Rising with the Phoenix


THE Phoenix Park is the largest enclosed city park in Europe. I There are several fine buildings and monuments around the park, and this walk encompasses Aras an Uachtarain and Dublin Zoo. You also pass the Phoenix Column - a fanciful addition with no actual purpose. The "phoenix" is actually a corruption of "fionn uisce" which means "clear water". One of the features of the walk is the provision of oval plaques on metal posts which detail heritage features along the way. The circuit takes in the eastern half of the park, the part closest to the city centre.


Several Dublin Bus services pass the main entrance to the park in Parkgate Street, not far from Heuston Railway Station, but only tour buses enter the park. Cars can usually be easily parked within the park.

Starting from the main entrance in Parkgate Street follow broad Chesterfield Avenue uphill, but almost immediately turn off to the right through the People's Garden. This was established in 1864 and there are many paths to choose between. Aim to keep to the left and stay high, walking roughly parallel to the main road, though keeping some distance away from it. The paths converge on a gateway near a statue of Sean Heuston, which overlooks a small lake.

Leave the gardens and cross straight over a road. A path runs down into a hollow known, appropriately, as The Hollow. Keep away from a bandstand shelter and climb towards an octagonal tea room. Take a break here, or turn right along a road which leads to the entrance to the Zoological Gardens, Breaking off to explore the zoo is obviously going to take a couple of extra hours.

To continue the walk, follow the road to the next junction, facing the Garda Siochana Headquarters, and turn left along North Road. This road is sandwiched between the fence of the zoo and the tall park wall. McKee Barracks are on the right - founded as the Marlborough Cavalry Barracks in 1888. To the left, a peep though the fence of the zoo might reveal the elephant enclosure. Further along the road, an exit to the right leads through the park wall to the Grangegorman Military Cemetery, established in 1878. The remains of soldiers killed in the first World War and the Easter Rising are buried here.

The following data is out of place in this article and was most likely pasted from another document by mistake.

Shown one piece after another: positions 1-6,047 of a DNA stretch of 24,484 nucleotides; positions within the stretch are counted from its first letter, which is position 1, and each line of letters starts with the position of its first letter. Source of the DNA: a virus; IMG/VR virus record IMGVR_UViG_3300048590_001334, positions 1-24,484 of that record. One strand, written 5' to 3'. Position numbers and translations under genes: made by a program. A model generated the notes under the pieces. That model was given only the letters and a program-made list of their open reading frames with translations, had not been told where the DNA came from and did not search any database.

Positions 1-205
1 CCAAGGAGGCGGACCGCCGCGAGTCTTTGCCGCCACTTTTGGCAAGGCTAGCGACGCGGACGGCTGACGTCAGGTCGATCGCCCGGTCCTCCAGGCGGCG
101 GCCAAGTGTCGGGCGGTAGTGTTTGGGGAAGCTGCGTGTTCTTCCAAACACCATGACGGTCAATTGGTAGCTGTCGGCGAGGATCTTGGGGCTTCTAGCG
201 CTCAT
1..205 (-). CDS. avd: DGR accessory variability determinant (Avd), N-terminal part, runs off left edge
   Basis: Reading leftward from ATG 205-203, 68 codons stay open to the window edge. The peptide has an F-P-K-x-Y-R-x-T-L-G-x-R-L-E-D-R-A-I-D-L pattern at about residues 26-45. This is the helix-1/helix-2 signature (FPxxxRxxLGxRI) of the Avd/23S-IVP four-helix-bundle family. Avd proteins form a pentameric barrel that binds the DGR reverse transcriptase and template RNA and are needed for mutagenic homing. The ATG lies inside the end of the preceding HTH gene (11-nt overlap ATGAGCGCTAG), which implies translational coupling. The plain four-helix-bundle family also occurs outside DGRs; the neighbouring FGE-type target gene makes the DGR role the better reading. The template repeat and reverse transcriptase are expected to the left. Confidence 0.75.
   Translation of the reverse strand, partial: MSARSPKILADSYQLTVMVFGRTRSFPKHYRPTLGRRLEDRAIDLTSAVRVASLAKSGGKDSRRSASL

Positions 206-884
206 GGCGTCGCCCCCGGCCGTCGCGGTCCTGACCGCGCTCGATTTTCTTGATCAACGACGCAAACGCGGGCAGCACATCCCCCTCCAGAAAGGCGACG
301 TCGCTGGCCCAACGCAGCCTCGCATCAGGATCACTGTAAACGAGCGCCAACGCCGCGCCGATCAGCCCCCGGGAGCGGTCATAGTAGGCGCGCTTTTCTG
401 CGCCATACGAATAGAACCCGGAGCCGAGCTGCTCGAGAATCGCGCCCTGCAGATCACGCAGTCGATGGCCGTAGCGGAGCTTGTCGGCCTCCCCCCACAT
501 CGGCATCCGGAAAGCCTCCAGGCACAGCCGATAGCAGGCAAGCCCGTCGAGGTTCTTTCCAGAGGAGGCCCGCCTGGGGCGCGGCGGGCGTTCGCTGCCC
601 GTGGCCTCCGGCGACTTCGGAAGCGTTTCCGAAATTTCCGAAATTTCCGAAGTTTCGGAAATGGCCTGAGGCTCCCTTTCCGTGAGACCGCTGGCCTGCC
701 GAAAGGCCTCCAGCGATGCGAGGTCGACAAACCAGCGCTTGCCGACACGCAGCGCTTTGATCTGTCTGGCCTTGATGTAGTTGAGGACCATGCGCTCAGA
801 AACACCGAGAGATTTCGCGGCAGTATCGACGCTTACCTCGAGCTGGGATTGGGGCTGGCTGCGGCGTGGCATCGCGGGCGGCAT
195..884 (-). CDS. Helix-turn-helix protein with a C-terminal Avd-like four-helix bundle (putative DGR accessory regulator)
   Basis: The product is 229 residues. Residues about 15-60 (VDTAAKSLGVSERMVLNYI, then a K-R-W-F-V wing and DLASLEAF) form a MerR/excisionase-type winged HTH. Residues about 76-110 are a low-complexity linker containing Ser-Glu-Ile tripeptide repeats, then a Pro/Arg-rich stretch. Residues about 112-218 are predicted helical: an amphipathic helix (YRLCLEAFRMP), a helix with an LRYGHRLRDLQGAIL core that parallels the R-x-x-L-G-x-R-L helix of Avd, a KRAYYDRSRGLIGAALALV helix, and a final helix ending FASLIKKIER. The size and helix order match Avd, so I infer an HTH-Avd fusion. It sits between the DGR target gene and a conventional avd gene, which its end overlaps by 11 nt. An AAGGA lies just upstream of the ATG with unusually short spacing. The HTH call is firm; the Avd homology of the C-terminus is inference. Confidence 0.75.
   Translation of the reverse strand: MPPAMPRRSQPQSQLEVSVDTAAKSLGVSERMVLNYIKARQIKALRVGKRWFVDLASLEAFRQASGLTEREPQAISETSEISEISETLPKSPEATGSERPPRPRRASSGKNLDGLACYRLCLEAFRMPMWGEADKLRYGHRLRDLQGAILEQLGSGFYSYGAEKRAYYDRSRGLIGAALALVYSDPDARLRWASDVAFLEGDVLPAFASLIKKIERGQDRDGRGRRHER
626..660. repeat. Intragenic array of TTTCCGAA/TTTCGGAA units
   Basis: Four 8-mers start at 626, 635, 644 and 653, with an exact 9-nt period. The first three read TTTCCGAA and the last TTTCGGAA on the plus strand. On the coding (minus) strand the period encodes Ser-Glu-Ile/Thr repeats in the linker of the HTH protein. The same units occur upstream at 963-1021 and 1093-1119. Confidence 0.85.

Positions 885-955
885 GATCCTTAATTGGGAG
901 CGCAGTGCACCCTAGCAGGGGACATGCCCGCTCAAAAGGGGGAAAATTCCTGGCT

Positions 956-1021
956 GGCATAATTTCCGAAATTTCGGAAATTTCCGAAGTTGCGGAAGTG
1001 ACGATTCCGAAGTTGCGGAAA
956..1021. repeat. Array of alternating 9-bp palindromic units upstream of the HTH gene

Stay in the park to follow North Road past Laundry Lodge. Built in 1895, it is beside the tradesmen's entrance to Aras an Uachtarain.

You can see a pub, called the Hole in the Wall; you get to it, predictably, by passing through a hole in the park wall. The pub dates from the 1700s and is a popular watering hole for visitors to the Phoenix Park. If not dropping in, turn left off North Road, passing a "No Through Traffic" sign to follow Odd Lamp Road to the Phoenix Column at a junction of six roads. The monument dates from 1747, when the park was first opened to the public, and an imposing gateway to the left leads to Aras an Uachtarain. There is also access to the Phoenix Park Visitor Centre from the roundabout, and an exploration of this site is recommended, if possible, before attempting the walk.

Walk around the roundabout formed by the Phoenix Column and follow Acres Road - the road with a spur leading to the gatehouse of the American Ambassador's Residence. This house is called Deerfield and was built in 1776 for the Bailiff of Phoenix Park. Continue walking along Acres Road.

Turn left onto Khyber Road, which is signposted as "No Through Traffic." This road is flanked on the left by beeches and on the right by pines. A clear space allows a brief view leftwards to the distant white frontage of Aras an Uachtarain, before the road runs down into an enclosed valley with a small stream alongside.

Keep to the left at a couple of road junctions near Islandbridge Gate and follow Wellington Road towards the imposing Wellington Monument - a huge obelisk of granite. Walk towards it and look closely to spot the names of various military campaigns fought by the Duke of Wellington. Waterloo is the most famous, while others are barely remembered. The monument took over 30 years to construct from 1830 to 1861.

Continue across the grass to reach Chesterfield Avenue and turn right to walk beside it. There is a Ceremonial Tree Grove to see before the road leads hack through the main entrance onto Parkgate Street. There are frequent buses running back into the city centre.